Environmental campaigners have condemned the rise of scenic “joy flights” aimed at passengers “missing the excitement of travel”.
Tickets for a seven-hour round trip from Sydney with Qantas sold out within 10 minutes, making it one of the airline’s fastest selling flights ever. Seat prices on the 10 October flight range from A$787 (£607) economy to $3,787 for first class.
Using 787 Dreamliner aircraft usually employed for long-haul international flights, Qantas’ Great Southern Land flight will fly as low as 4,000 feet (1,220 metres) over Queensland, the Northern Territory and New South Wales, giving passengers the chance to see Australia’s most famous landmarks, including Uluru, the Great Barrier Reef and Sydney harbour.
An advert for the trip promises it will “reignite the joy of flying”, adding “from the sky, there are no border restrictions”.
Qantas is not the first airline to introduce recreational flights in a bid to make up for financial losses inflicted by the Coronavirus pandemic. Last month Taiwanese airline EVA launched a Hello Kitty-themed flight that took off from Taipei airport and landed back there three hours later. Japan airline ANA plans to run two 90-minute “Hawaiian experience” flights in October after a sightseeing flight in August was massively oversubscribed. And Singapore Airlines is reported to be planning to launch no-destination flights by the end of October.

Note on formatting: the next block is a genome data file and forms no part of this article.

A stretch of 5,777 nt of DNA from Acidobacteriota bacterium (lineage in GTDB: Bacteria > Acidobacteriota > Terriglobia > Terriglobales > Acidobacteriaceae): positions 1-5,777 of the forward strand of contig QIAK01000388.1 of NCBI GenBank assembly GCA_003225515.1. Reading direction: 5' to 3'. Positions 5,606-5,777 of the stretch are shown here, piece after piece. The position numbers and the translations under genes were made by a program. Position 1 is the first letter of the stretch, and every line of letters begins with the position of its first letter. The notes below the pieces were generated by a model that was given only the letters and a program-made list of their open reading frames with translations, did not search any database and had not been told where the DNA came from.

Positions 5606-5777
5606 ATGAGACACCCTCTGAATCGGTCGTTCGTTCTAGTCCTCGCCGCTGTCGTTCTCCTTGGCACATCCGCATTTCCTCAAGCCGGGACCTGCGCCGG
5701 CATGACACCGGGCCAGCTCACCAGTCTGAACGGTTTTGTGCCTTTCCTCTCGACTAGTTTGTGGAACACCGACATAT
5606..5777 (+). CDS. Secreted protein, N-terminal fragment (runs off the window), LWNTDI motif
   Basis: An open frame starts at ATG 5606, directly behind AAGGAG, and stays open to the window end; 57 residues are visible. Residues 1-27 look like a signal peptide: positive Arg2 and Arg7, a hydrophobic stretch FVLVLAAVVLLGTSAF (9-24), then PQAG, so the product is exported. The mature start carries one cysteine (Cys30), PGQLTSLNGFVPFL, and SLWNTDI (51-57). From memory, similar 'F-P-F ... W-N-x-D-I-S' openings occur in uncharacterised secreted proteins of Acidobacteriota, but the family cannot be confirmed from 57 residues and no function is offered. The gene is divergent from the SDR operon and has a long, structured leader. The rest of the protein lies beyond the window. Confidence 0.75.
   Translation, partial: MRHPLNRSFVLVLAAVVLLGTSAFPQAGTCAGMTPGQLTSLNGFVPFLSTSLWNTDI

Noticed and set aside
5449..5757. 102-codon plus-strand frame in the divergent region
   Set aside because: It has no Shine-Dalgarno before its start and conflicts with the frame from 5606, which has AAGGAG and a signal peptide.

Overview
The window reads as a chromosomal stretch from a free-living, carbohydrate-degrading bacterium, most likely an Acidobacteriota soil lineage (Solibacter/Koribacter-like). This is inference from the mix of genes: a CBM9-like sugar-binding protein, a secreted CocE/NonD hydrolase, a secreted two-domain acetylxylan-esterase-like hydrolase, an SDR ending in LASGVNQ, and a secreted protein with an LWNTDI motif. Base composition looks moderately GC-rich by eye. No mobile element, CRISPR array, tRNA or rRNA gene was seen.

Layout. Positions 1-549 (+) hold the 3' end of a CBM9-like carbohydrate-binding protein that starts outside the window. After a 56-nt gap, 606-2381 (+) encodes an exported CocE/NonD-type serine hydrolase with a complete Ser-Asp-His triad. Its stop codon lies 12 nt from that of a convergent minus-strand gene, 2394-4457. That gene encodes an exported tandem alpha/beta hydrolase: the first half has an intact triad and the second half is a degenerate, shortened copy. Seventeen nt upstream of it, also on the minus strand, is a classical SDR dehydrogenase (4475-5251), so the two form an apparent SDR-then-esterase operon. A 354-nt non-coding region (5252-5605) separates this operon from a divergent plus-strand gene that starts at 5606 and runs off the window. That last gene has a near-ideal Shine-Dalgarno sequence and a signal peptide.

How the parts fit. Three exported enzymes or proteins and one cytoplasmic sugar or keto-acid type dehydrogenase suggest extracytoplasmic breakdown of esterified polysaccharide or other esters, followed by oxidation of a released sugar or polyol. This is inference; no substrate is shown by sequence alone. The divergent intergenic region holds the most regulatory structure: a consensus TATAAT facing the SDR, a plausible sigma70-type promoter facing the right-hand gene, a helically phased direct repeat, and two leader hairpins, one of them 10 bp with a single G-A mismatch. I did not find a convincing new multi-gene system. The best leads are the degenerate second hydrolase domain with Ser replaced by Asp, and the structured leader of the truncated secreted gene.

Climate campaigners have been quick to decry the trend and dismiss Qantas’ promise that its flight will be carbon neutral. “We’ve got to get our heads around the fact that flying can’t be emissions free anytime soon,” said Mark Carter of campaign group Flight Free Australia. He said passengers on board the Qantas flight will be increasing their annual emissions by 10% in just seven hours “as they gawk at the Barrier Reef they are helping to destroy”.
“Our home is on fire. At a time when all industries need to be urgently reducing their emissions massively, Qantas’s ‘sustainability’ claims of offsetting flight emissions is a scam that allows their emissions to continue on the back of buying the reductions of others. It’s like agreeing to pour a bucket of petrol on the burning house for every bucket of water you throw.”
Anna Hughes, director of sister campaign Flight Free UK, said “I understand why they are doing it – but it really is insanity – a flight to nowhere is simply emissions for the sake of it. If that’s the society we’ve built, where we’re that addicted to flying, then we have a serious problem.”